Or, he would have had to put wax and cotton in his own ears; he wouldn't have had the option, which he wanted, was to hear the song and not die. Russ: So, let's now get to the will of the people. I'm going back to your earlier comment that started this conversation, piece of the conversation off. Basically you are arguing if I'm in a group--and I want to emphasize this because I want to come back to this point in a second--if I voluntarily accept membership in the group--this could be a contract in a bilateral exchange, but we're talking about politics so it's not bilateral, typically.

It's a group of people. We constitute the group. I choose a set of rules--we, excuse me--we choose a set of rules. And then, even if I don't like the outcome, which some of the people almost by definition will not, I abide by the rules, by the outcome, certainly. But you are also suggesting it has some sense of capturing our will.

And I'm going fight you on that for a little bit. So, try to make the case. Guest: Again, it's the Fundamental Transformation. I start out as an individual. Now, if we're talking about states, I really don't. I would have to be a member of some group because I can't possibly survive on my own. And so we usually tell this mythology about tacit consent, when it's a state, that if I live within a state then I am agreeing to its rules. And David Hume compared that to, if I'm drugged and taken aboard a ship and then I wake up the next morning and we're a hundred miles out at sea and you say, 'Well, you don't have to stay on this ship.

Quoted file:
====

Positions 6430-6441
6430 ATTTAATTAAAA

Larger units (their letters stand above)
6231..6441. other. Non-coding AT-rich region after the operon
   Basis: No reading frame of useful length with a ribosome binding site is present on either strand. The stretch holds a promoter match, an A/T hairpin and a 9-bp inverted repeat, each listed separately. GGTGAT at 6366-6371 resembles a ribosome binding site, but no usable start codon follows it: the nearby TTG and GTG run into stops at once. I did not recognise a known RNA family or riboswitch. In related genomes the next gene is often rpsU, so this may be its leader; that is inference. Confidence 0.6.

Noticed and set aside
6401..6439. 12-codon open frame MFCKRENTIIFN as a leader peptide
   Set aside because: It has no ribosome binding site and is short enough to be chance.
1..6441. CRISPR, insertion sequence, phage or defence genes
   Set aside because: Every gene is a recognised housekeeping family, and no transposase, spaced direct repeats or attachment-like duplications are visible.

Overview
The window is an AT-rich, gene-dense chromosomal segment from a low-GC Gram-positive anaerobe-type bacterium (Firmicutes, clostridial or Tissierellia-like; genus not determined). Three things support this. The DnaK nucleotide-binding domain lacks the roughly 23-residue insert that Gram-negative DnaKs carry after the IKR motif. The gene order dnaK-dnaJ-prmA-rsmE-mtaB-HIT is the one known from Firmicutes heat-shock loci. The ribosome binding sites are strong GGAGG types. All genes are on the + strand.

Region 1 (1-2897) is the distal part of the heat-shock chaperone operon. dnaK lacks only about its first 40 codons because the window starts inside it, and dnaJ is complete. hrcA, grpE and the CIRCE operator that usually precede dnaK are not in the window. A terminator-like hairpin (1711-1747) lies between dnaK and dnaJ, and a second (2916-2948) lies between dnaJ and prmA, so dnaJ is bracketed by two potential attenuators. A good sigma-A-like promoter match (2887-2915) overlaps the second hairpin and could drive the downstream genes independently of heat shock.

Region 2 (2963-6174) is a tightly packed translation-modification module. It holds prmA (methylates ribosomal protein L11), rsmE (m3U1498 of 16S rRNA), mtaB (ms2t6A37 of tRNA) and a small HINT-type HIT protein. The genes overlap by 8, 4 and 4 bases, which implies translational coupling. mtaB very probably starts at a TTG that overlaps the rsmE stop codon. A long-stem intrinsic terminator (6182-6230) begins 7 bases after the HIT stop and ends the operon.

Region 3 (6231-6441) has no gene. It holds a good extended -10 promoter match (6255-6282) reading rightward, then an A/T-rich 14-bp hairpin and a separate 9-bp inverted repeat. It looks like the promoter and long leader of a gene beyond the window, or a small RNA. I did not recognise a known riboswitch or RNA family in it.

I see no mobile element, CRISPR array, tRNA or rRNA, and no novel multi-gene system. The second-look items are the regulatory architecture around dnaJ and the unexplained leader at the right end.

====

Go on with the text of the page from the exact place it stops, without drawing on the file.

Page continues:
You could jump overboard and be devoured by creatures of the sea. I was taken aboard without my consent. What I want to argue is: I don't have to board this ship. I can board other ships. Or I can survive on my own. It's my choice to say, 'Looking at these rules, I'm going to accept these outcomes. Now I admit that that's a pretty difficult condition to meet, and many of the groups that we might think of as being coercive, that condition might not be met.

But my point is there's an existence proof. The will is to say, 'I think I'm going to be better off being a member of this group'. And one of the things I would want to know are: What are the exit provisions? What do I have to do to get out? So, the sort of example that we might worry about is, a homeowner's association in a neighborhood. And we start out, we have a set of rules for the homeowners' association. It happens where I live there are rules where you can't plant a tree or cut down a tree, you can't paint your house without permission from the homeowners' association.